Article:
When Valve And MTV Approved The Lamest 'Crossover' Imaginable
A very long time ago, a really cool video game/interactive sandbox called Garry's Mod allowed for Half-Life 2 fans to create videos using the in-game models as well as the crazy spectrum of facial animations the game offered to create all sorts of in-engine videos. These ranged from that type of Internet comedy you can't explain why you liked back in the early '2010s …
… to surprisingly gritty and well-directed revenge dramas:
It might look and feel strange nowadays, but that opened the gates to a then entirely unknown form of entertainment. But that's not even the first time something of the sort was done. Disclaimer: get ready for a wave of cursed nostalgia that you'll probably need another 15 years to bury again.
Nearly half a decade prior, MTV2 had the bonkers idea of trying to get video game models to star in music videos for famous songs, regardless of how well the sounds meshed with the games in question. The developers were like,
are you high? yeah, sure.
Half-Life fans have spent their entire fan-life wondering about the origin and motivations of the G-Man, the most mysterious character in the Half-Life series (and gaming in general, if you forget that character from Pokémon whose name is straight-up "mysterious man"). While we can't provide any answers to those questions, we know he spends his spare time singing along to Breaking Benjamin.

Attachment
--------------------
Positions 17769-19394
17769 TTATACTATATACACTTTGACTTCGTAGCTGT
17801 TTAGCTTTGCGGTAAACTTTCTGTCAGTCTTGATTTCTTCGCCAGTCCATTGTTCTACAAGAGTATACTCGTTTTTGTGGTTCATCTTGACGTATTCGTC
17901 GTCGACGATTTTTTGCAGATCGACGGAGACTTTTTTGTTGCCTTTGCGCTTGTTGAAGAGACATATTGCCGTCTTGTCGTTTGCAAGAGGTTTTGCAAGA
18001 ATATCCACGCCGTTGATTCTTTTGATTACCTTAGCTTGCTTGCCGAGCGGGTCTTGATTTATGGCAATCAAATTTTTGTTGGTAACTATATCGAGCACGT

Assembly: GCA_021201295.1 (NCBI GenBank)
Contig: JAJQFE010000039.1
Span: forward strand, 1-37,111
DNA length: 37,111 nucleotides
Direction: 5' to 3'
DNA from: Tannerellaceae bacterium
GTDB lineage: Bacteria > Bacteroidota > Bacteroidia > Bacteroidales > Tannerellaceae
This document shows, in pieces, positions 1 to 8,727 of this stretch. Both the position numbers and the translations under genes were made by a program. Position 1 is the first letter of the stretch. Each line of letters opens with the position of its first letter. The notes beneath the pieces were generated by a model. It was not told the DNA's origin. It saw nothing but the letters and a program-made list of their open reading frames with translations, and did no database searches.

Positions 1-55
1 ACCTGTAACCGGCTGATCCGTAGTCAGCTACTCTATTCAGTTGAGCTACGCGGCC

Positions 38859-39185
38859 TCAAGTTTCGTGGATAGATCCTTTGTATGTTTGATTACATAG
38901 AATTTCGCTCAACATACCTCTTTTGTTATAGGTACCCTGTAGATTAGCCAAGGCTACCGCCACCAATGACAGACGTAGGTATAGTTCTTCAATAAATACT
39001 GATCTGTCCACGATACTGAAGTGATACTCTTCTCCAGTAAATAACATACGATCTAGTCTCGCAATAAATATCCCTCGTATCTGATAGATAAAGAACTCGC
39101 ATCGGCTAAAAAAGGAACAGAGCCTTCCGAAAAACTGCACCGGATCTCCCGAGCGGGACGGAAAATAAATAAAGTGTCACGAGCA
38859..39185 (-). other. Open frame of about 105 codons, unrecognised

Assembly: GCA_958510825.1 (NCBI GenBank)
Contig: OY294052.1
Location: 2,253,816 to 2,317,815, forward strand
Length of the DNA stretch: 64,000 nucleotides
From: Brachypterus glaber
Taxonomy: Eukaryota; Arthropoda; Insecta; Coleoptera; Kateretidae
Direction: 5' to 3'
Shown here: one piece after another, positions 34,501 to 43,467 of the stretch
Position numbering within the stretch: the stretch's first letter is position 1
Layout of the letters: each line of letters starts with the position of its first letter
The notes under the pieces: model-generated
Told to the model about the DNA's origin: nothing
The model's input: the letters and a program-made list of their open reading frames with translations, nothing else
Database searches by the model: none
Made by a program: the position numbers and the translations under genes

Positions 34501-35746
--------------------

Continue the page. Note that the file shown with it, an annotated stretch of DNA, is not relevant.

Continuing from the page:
This is all sorts of bonkers because Valve's a reclusive company known for protecting their characters under a big warm blanket sown from the fabric of mystery and elusiveness, so it begs the question: If Valve let that happen, then what the hell did other companies do?
You probably wouldn't be too surprised to learn the characters of Star Wars were being mistreated, so here's Anakin Skywalker begging to be taken out in front of a galactic audience.
Meanwhile, Rayne, the main character from the vampire hit BloodRayne, was performing a song from Evanescence.
Actually surprising is how Heuristic Park, the people behind 2005's Dungeon Lords, a game whose cover art looked like this:
Had its cast of DnD-style rough bros singing long to Hoobastank's "The Reason."
And before you angrily comment that there's no reason why anyone should be exposed to "The Reason" after so many years invested in a futile attempt to forget it, we'll remind you that it gets even worse. Here are the models from Spongebob Squarepants Battle For Bikini Bottom performing Blink 182's "All The Small Things."
That's an easy contender for the weirdest thing we've ever caught Spongebob doing, and we've caught him doing p**n and issuing death threats.
Top Image: MTV